NJ Bill Drafted to Allow For ‘Mutual Fund’ Sports Wagering

State legislators in New Jersey will soon receive the chance to debate and vote on ‘mutual fund’ sports betting making its way under the umbrella of the Garden State’s legal sports wagering variations.

New Jersey State Assemblyman Raj Mukherji, a Democrat from Hudson County, introduced the four-page A5138 bill in December in order to have “funds pooled together from different investors (that would be) used by fund managers to wager on various sporting events in an attempt to produce a profit for investors. The business entity’s gains or losses would be shared by each investor in proportion to his or her equity share.”

Breaking that down into layman’s terms, the law seeks to enable business entities such as mutual or hedge funds to wager on sports on behalf of their investors. The practice has already been law in Nevada for a number of years and has received a lukewarm reaction there. However, New Jersey could be different given its proximity to epicenter of the entire business world, the New York Stock Exchange.

Funnily enough, the bill’s co-sponsor, Raj Mukherji, represents a region of the Garden State (Jersey City) that is home to a large number of finance companies. It’s no coincidence that Mukherji doesn’t represent an area like the Meadowlands or Atlantic City, where sports betting is king. In the 4 years or so that this type of entity or ‘mutual fund’ wagering has been permitted in Nevada, sportsbooks there have shown little interest or uptake in the practice.

What is ‘Mutual Fund’ Sports Wagering Exactly?

Looking at how entity or ‘mutual fund’ wagering works in Nevada, it permits business entities to bet on sports on behalf of investors, regardless of how small or large the business enterprise. The Silver State’s model requires the businesses to be based in Nevada, including its bank account. Staff and investors must fully disclose their identities to the sports book where they’re wagering, however, investors are not required to be residents of the state of Nevada.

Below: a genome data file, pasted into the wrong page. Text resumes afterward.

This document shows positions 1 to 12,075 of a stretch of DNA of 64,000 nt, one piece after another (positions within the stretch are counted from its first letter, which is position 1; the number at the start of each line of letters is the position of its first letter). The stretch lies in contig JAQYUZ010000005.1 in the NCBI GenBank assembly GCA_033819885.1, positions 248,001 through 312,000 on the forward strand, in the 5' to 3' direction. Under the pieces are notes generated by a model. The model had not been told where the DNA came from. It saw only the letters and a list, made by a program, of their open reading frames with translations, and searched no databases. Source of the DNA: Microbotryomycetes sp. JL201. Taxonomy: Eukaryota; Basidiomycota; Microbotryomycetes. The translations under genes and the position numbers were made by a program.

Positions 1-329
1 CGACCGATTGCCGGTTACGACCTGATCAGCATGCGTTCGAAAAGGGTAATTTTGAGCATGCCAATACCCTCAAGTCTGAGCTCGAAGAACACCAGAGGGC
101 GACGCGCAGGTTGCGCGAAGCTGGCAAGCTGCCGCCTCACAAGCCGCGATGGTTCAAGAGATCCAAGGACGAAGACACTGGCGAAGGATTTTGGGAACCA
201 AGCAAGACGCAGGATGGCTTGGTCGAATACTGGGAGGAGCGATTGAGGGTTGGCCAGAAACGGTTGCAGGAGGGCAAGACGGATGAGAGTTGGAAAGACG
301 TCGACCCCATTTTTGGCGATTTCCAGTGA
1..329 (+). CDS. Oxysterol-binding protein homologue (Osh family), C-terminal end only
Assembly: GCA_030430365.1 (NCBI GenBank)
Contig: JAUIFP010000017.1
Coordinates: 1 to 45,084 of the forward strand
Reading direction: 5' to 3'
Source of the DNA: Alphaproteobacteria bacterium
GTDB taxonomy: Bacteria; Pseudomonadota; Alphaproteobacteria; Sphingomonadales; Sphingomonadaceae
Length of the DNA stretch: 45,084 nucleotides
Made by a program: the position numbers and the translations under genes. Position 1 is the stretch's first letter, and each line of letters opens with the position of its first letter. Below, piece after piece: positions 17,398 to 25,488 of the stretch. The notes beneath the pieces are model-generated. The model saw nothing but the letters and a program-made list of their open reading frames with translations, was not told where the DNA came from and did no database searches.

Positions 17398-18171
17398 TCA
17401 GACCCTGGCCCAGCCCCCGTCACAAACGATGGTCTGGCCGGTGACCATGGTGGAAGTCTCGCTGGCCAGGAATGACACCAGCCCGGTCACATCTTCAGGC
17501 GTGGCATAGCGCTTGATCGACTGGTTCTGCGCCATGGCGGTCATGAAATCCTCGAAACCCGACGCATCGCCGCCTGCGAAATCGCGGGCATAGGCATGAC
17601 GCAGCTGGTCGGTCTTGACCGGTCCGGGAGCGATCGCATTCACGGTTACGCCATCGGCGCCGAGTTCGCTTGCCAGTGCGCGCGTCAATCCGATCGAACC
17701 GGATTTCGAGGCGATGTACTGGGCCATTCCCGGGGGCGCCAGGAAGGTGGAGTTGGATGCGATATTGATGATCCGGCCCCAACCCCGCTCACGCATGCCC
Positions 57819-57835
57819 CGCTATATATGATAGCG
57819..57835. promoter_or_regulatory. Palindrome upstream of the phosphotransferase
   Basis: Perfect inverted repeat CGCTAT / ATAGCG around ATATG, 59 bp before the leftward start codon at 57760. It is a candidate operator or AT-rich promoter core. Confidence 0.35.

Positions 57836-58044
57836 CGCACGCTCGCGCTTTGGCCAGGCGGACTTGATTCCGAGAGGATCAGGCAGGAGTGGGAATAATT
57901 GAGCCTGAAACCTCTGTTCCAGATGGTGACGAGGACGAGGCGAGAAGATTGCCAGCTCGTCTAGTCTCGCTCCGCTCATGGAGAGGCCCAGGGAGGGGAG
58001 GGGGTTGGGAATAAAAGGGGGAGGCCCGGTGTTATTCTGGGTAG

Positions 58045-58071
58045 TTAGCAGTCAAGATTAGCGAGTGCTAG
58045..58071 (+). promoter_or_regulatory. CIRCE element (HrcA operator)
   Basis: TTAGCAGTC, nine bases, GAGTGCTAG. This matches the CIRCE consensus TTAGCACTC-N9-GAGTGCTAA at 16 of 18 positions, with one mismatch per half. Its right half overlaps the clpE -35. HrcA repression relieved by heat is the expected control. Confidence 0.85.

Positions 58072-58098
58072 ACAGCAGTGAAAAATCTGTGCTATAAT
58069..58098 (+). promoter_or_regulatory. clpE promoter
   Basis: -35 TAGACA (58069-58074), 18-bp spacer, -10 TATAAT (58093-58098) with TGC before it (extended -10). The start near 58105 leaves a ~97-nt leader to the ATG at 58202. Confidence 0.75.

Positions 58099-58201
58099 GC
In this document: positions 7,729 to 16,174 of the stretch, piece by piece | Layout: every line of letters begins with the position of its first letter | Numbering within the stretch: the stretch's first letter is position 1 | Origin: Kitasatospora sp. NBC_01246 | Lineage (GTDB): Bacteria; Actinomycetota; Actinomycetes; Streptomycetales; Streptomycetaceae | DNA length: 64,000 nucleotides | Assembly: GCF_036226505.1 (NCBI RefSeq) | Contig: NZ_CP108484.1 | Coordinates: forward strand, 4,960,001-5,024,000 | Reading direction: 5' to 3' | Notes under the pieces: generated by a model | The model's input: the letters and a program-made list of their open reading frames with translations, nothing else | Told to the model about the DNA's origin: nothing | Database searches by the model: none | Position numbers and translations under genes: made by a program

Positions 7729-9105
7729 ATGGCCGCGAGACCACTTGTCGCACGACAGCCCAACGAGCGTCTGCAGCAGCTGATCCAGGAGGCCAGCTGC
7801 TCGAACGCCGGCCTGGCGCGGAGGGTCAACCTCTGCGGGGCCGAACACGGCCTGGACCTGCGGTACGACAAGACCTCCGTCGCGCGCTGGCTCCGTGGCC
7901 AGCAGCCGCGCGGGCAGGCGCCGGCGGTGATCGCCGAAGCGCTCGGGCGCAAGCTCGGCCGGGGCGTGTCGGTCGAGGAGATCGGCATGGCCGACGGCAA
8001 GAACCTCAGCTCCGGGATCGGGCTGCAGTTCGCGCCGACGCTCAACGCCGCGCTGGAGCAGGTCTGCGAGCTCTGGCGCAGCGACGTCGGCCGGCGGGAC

The idea originally had its genesis Down Under where an Australian hedge fund pooled its client’s money and wagered it via funds related to sporting events.

Rules bar individuals from accepting money to take bets on someone else’s behalf in Nevada sports books, however, the business entity fund law allows for the registered business and its employees to make bets, a distinction that satisfied the Silver State’s regulators.

The key to making the sports betting investment law practical in Nevada, laid in making the sports books responsible for collecting the information about the businesses and identities of those involved.

The prospective New Jersey law has been copied almost word for word from Nevada’s and allows for felonies related to the law to be punishable by a minimum of a 1-year prison term to a maximum of 10 years, alongside a maximum fine of no more than $50 000.

What New Jersey can learn from Nevada with this new sports betting type

As we mentioned earlier, New Jersey could be more successful in taking up mutual fund sports wagering given its citizens are arguably more literate and exposed top ebbs and flows of stock market style investments. However, there are lessons to learn from the experiences in Nevada.

The Silver State’s foray into mutual fund sports wagering has so far resulted in numerous investigations from both the state’s securities office in addition to the Securities and Exchange Commission.

If New Jersey is to offer mutual fund sports wagering for its residents, learning from Nevada’s mistakes, they will need to add some checks and balances to ensure everything is kept clear, transparent and above board.

The NJ bill should be debated when the State Legislature reconvenes in Q1 2021.

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